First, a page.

Results from the most detailed financial analysis of Australia's food and grocery manufacturing industry have been released.
The Australian Food and Grocery Council has released its first Competitiveness and Sustainable Growth Report, which was undertaken by KPMG and considered detailed survey data from Australian food and grocery suppliers between 2009 and 2012.
AFGC CEO, Gary Dawson, said "Previously we have had plenty of anecdotal evidence of how tough the market conditions have become for food and grocery suppliers. This report provides the hard data to assess market trends and chart a way forward for this critical industry."
The report provides data from real companies operating in Australia, and provides comparisons with international benchmarks.
Key findings from the survey include:
- Profitability of Australian food and grocery suppliers has declined by 28 percent from 2010 to 2012;
- Profitability of companies operating in Australia is now significantly below international comparators;
- Supermarket retail turnover has recorded steady growth but Australian food and grocery suppliers are reporting falling turnover, with an upsurge in food and grocery imports;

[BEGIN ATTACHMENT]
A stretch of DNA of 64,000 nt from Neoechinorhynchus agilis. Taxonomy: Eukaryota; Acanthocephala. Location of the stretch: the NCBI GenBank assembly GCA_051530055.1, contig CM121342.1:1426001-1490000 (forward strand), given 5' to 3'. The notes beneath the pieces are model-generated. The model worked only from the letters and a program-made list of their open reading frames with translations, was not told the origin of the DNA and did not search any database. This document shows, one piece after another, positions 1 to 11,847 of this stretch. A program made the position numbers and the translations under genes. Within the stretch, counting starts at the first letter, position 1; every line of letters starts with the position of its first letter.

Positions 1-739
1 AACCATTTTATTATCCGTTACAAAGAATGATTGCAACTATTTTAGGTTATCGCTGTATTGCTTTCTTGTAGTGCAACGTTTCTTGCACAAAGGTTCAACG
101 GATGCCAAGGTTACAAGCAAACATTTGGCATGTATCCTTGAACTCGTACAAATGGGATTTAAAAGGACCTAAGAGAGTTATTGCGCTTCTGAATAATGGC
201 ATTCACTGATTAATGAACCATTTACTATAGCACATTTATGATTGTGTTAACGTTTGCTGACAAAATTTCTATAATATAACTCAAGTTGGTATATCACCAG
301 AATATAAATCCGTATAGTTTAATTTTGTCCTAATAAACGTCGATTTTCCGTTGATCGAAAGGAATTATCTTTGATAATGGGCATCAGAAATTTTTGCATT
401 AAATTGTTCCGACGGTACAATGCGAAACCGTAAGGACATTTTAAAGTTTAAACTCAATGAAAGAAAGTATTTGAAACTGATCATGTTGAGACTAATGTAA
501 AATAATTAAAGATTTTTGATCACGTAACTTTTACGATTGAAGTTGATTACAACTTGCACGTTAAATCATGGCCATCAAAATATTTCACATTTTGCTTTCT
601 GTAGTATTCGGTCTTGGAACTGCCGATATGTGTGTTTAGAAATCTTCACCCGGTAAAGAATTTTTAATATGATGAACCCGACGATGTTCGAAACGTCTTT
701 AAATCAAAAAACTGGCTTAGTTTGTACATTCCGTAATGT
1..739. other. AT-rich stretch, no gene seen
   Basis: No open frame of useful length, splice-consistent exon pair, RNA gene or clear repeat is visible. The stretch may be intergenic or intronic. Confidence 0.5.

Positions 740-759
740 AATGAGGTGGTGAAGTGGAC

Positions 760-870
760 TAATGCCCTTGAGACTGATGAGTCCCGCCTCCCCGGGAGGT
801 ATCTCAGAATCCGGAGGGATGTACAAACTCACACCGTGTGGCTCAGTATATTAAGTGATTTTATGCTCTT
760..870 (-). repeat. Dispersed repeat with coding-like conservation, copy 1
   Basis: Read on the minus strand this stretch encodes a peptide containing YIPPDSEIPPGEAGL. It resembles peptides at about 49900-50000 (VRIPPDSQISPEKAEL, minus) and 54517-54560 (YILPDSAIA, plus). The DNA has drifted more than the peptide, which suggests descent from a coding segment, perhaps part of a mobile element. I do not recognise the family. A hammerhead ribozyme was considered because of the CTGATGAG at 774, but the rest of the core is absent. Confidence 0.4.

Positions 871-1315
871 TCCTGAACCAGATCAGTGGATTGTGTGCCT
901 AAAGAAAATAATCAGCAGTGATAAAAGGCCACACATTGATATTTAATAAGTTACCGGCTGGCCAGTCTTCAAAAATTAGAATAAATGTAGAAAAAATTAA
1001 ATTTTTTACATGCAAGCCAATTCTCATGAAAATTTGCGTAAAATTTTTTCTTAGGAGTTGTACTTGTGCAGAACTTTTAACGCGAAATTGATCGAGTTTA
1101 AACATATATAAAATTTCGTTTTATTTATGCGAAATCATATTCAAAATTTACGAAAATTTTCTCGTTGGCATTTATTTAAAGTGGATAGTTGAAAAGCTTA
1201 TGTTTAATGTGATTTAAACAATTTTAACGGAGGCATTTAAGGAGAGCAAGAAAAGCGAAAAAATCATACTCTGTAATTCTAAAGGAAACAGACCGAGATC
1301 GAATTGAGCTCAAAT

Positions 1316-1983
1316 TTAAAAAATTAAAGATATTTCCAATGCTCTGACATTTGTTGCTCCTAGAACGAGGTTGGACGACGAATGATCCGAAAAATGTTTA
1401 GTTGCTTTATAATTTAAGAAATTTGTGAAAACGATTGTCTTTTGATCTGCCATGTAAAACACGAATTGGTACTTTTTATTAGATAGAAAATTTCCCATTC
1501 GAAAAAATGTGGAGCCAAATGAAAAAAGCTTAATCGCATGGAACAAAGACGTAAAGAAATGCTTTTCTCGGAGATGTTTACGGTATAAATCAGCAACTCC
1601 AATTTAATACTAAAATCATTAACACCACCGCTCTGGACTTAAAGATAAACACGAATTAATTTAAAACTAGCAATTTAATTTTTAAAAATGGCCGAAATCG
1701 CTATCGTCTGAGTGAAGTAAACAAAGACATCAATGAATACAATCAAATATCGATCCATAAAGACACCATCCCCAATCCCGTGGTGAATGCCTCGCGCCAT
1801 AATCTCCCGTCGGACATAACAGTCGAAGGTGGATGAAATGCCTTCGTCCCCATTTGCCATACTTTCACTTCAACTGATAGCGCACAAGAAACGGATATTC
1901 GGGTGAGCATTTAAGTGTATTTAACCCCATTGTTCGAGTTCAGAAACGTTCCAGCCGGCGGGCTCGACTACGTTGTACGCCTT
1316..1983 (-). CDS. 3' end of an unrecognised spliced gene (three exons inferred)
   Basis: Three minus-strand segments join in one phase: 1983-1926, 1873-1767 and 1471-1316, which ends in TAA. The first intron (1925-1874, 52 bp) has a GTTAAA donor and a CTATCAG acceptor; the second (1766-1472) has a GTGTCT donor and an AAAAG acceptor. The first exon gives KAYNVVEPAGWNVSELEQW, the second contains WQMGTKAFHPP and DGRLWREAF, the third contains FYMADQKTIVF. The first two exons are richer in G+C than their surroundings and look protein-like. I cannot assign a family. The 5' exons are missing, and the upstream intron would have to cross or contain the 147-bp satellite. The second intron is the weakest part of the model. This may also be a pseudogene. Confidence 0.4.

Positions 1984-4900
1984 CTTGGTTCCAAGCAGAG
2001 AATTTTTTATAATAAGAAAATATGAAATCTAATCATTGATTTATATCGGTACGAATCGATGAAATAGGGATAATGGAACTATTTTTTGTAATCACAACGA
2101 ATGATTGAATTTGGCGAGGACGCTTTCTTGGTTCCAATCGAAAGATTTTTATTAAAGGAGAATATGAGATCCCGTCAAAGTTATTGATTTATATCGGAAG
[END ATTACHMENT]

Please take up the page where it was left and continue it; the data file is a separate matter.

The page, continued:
- Suppliers are significantly increasing the funding of price discounting by retailers, via their ‘trade spend’, which has increased sharply (6.4 percent growth per annum) over the past four years, impacting on profitability (6 percent decline per annum);
- Rising trade spend has also been part funded by reductions in marketing and R&D;
- A strong focus on cost containment has held labour costs and operating costs steady over the survey period;
- Suppliers continue to invest strongly in their businesses, with a more than 30 percent increase in capital expenditure over the four year survey period.
Dawson said manufacturers are continuing to invest in boosting efficiency and productivity in their production lines.
"The overall picture is one of suppliers having to adjust rapidly to the shift in market conditions by investing in improvements to manufacturing systems to boost productivity and reduce labour and energy costs, and the funding of retail price promotions to try and maintain volume.
"Looking forward the ability of the Australian food and grocery manufacturing industry to increase its competitiveness and win export opportunities will require a continued focus on cost containment and capacity rationalisation, greater collaboration with retailers to drive growth and share the benefits of supply chain efficiencies, and a rebalancing of trade spend to boost brand building and innovation," he said